In my first semester of the masters of higher education program, I took a course on student development theories. In order to understand how a traditional undergraduate develops, we first had to reflect on our own undergraduate journey. Each student created an art project in addition to a written paper that used prominent theories to explain our experience.
I had a jagged experience that involved transferring after my second year, switching majors, then switching back. I symbolized this experience with a Jacob's ladder toy. When the top panel of the Jacob's ladder is flipped, each other panel flips in sequence. This movement creates the illusion of progress even though there is none. I used photos from the summer before my first year of college through my last semester to signify my own illusion of progress.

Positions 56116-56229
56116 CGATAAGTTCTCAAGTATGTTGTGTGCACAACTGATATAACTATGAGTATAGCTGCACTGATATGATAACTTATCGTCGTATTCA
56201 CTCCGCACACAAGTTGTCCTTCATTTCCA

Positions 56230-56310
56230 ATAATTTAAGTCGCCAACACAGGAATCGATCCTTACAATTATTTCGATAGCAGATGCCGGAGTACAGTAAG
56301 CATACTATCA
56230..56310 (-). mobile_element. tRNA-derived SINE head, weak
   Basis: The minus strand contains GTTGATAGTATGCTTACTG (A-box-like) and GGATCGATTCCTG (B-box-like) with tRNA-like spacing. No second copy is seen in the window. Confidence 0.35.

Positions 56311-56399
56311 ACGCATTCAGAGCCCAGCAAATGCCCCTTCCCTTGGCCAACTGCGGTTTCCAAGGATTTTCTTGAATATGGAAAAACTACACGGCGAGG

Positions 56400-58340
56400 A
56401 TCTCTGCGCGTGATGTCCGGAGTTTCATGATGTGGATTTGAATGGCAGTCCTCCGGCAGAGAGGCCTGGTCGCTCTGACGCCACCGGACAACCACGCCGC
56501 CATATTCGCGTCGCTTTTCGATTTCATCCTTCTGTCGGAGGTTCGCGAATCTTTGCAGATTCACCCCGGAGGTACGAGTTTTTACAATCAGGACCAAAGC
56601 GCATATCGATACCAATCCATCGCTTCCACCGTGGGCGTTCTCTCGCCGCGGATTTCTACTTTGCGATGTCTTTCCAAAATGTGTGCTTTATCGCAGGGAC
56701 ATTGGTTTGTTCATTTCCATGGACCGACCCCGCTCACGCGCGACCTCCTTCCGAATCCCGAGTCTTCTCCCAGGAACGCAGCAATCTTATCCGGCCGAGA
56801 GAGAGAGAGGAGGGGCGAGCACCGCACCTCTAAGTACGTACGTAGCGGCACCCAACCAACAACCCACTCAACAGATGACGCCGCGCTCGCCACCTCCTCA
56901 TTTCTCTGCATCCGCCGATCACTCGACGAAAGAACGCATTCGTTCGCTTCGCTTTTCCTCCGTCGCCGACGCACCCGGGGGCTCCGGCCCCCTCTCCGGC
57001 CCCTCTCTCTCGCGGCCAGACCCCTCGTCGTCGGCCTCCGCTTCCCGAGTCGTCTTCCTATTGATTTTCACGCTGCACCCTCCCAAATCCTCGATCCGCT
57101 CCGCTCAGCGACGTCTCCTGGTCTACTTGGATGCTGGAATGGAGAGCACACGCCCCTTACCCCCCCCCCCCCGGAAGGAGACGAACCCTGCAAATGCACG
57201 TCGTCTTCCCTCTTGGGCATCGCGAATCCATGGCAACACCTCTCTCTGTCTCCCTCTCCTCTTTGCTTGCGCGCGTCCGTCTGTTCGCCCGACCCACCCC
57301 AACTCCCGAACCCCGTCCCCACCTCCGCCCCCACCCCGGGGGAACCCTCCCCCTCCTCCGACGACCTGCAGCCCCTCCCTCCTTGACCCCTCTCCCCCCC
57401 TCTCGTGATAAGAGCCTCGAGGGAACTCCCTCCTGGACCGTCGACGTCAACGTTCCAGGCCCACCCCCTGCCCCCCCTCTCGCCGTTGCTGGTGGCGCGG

I learned a lot about myself through this reflective process. Even though my undergraduate experience ended more than a decade ago, there are still key moments that created those back-and-forth decisions that ultimately led me to where I am today. I did not find one developmental theory that explained my experience exactly, but the practice of trying to make sense of student psychology helped me remember what young students go through.
Front of jacob's ladder toy
jacob's ladder toy in motion
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